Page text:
OK, the following day a ship picks up Thomas Edison and returns to civilization. He finds that everything has a price pretty much as he valued things on island, except for one thing. His tokens were also known as bitcoins, and he finds that it is worth much more than he thought. “Why are people setting such a high value on something of so limited use?” he wonders. Then he finds out that the bitcoin is the coin of the realm. Aha, that explains it. It has a use in civilization it never had on the island. You can buy stuff with it. That is a useful feature, that increases the usefulness, and thus the price of bitcoin.

Conclusion: Did Thomas Edison just solve a block using pen and paper? My point of the story is that it is feasible to perform bitcoin transactions on the island since it is based on mathematics. One could even change the story slightly and include a mining rig on the island, which would make the story even more believable, or there could be Internet access on the island, which allowed him to broadcast his transactions to the bitcoin network via satellite or whatever. Or, maybe Satoshi included a solved block inside the bottle. Nevertheless, it is still possible, however improbable, that with just pen, paper, and mathematics for someone to utilize the bitcoin protocol. The time-stamping ability of bitcoin is an intrinsic property and that is why bitcoin has intrinsic value using Smiling Dave’s logical foundations to formulate his arguments.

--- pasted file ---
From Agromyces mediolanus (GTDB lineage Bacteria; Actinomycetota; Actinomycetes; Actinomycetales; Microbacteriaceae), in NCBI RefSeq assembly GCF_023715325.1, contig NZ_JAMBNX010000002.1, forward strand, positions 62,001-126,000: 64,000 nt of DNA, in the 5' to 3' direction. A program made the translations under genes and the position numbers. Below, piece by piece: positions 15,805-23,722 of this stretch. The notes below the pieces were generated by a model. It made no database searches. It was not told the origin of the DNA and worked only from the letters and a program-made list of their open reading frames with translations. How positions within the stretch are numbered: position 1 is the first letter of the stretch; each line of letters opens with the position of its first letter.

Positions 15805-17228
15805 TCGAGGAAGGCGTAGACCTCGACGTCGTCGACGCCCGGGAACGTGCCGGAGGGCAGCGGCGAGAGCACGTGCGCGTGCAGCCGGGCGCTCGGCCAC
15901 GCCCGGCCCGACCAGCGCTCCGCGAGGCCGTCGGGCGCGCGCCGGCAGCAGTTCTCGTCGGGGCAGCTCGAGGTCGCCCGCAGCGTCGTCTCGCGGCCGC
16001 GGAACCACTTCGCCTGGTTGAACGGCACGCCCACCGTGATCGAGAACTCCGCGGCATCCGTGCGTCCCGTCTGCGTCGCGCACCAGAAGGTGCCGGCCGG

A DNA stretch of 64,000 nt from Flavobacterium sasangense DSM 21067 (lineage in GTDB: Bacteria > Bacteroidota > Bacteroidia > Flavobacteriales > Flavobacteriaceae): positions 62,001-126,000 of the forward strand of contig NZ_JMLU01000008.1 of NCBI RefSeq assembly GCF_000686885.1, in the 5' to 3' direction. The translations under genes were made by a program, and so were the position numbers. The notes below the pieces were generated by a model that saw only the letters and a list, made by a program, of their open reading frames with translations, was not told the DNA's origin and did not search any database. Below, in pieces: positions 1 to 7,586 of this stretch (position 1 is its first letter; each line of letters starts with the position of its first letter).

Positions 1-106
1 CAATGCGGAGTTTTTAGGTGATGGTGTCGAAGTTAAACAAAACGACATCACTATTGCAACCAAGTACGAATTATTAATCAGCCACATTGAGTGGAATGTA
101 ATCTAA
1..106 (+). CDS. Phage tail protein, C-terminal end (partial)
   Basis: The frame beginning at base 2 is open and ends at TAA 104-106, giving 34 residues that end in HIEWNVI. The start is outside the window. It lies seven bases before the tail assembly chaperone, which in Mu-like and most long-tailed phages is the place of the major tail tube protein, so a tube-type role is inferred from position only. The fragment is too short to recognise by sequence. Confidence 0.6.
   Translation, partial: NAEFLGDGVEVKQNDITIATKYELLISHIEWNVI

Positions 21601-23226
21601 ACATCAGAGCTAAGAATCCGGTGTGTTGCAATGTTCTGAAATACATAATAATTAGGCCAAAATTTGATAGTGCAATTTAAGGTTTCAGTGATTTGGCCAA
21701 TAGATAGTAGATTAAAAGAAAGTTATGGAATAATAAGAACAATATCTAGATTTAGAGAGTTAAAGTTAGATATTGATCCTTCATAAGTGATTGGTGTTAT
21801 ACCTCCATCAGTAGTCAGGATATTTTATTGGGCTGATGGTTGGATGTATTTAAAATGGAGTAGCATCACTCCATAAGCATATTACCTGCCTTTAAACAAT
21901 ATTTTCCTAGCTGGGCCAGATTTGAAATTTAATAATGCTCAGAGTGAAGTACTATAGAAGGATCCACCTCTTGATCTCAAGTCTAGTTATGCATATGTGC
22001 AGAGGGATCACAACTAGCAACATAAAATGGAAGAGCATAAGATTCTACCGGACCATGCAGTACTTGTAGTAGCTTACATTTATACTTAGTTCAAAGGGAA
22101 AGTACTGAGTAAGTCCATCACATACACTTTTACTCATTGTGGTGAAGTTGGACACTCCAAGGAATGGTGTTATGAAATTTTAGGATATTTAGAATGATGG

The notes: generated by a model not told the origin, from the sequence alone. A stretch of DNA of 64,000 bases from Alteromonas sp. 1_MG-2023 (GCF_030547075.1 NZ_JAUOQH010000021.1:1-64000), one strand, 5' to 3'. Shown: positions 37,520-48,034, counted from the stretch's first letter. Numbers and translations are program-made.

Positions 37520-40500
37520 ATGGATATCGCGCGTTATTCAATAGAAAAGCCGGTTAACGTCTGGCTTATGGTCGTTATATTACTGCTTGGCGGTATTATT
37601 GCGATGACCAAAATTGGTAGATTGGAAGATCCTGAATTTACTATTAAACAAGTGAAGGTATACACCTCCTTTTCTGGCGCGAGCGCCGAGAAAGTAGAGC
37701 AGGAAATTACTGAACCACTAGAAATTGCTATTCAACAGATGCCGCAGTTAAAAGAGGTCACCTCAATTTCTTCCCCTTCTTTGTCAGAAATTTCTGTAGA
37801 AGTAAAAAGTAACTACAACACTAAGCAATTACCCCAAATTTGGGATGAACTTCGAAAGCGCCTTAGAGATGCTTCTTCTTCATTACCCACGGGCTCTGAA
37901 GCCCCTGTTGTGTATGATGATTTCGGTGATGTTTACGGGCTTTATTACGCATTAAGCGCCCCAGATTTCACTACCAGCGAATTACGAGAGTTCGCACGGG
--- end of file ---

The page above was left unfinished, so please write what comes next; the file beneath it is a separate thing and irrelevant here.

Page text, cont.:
The Sequel: Thomas Edison returns to the island to put a cryptographically signed message in a bottle so anyone in the universe will know he was the one who wrote the original message. Cryptography has intrinsic value…